Performance & Hotrod Business - Mar. '15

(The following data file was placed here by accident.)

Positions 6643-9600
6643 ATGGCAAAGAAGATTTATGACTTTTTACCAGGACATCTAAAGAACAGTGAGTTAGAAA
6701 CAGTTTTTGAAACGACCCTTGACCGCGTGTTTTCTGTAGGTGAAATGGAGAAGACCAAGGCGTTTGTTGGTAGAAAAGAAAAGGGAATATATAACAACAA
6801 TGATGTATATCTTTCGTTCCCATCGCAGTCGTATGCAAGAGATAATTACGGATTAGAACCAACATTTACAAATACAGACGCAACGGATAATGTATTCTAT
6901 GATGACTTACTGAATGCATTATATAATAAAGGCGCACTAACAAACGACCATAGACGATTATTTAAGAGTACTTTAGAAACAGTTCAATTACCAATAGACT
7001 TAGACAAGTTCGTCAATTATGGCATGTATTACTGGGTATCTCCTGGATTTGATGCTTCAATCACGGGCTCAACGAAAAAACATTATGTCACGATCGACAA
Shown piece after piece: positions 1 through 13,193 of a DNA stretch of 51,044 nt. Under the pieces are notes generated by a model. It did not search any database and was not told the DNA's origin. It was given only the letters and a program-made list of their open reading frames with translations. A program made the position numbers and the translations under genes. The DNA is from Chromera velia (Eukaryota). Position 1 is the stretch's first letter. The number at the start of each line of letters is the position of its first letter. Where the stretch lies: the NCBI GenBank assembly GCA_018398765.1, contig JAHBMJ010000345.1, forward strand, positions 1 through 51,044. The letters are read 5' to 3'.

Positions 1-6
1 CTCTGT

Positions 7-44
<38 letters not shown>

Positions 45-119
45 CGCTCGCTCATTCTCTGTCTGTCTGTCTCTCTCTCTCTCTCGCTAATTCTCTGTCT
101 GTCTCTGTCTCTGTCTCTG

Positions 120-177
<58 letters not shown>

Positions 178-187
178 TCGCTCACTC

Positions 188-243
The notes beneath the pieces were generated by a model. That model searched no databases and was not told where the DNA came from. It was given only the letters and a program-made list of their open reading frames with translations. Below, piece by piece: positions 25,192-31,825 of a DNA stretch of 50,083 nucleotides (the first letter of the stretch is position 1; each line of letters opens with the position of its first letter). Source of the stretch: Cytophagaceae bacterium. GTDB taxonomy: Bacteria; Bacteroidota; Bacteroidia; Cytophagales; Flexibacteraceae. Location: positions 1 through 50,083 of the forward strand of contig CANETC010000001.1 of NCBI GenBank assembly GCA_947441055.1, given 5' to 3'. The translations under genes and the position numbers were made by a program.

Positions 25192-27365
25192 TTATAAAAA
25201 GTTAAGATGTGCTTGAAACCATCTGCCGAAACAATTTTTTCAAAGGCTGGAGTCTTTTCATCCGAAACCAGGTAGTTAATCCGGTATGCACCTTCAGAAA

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70 n Performance & Hotrod Business n March 2015 HOTROD Fixing Corvettes Although Hot Rod High is focused on hot rods, Beyer's involvement with vintage cars started with Corvettes. He says he was of the postwar era and was from the big city. He went to high school in a suburb of Chicago. Corvettes were pretty prevalent there, since it was an affluent suburban area. Fred couldn't afford a Corvette, but the kids who could always needed work done on them. Beyer's passion was fixing Corvettes, rather than owning one. When he went to college in the late '60s, straight-axle Corvettes were not as pricey as they are today, but they still needed repair work. Beyer discovered he could get parts from Chevy dealers and he built up a part-time business restoring Corvettes. He restored three cars during his college career and all of those were straight-axle Corvettes. When he would finish a car, the owner typically gave him a set of keys and said he could use the car if he wanted to. So he drove Corvettes on his college dates and to fraternity reunions and things like that and this created a desire in him to someday own a straight axle Corvette of his own. Eventually, Beyer did buy an original 1959 Corvette that's a survivor. It's a red and white roadster with 41,000 miles on the odometer. It's not a restored car, but it's in A-1 condition. The Corvette actually sat in a '50s restaurant for nine years. It was just the right car for Beyer. Now, he has one of his own. Beyer also owns a C5 Corvette and still does some Corvette repair work for others. He loves doing things the old way. He says you can go to just about any service garage and they can do computer diagnostics for you, but if you find a shop that does good carburetor work or good points and con- denser work, that's rare. Such shops are few and far between these days. As a result, Beyer does really well fixing other older Corvettes. People actually hunt him down for that. Tasting Success The Hot Rod High program was designed around the school's regular high- tech automotive technology program. Beyer taught things like fuel injection and computer ignition systems and had all the scan tools. Still, anytime a hot rod came into the shop the students wanted to work on it. Work was done only after regular school hours and was above and beyond students' normal class work. The hot rods were only for students who wanted to do extra and learn more. "The students worked on the high-tech stuff every day," Beyer noted. "But, the neat thing is that whenever we had a car that we were restoring from the ground up, and we were bending brake lines and doing all that kind of stuff, the students saw the hot rod as an integral part of what was going on." For Beyer, Hot Rod High added another level to his teaching experience. He felt it was a great teaching tool, when students could see a car evolve from the frame up. "I always thought that was the best thing about it," he admits. "The flip side was that my machine shop program— which was geared towards CNC machin- ing—and the welding program—which had high-tech stuff (heli-arc welder, plasma cutter and all the MIG welding you ever wanted to see)—also benefited. This was due to the fact that we had projects where students could design, fabricate and make things and build stuff that they made into a car. The students always liked looking for an application of what they had learned." This surf woodie built by the Hot Rod High students has many modern upgrades, but retains its 1929 Model A flathead four-cylinder engine. Fred Beyer with his trademark captain's hat and his C5 Corvette convertible.

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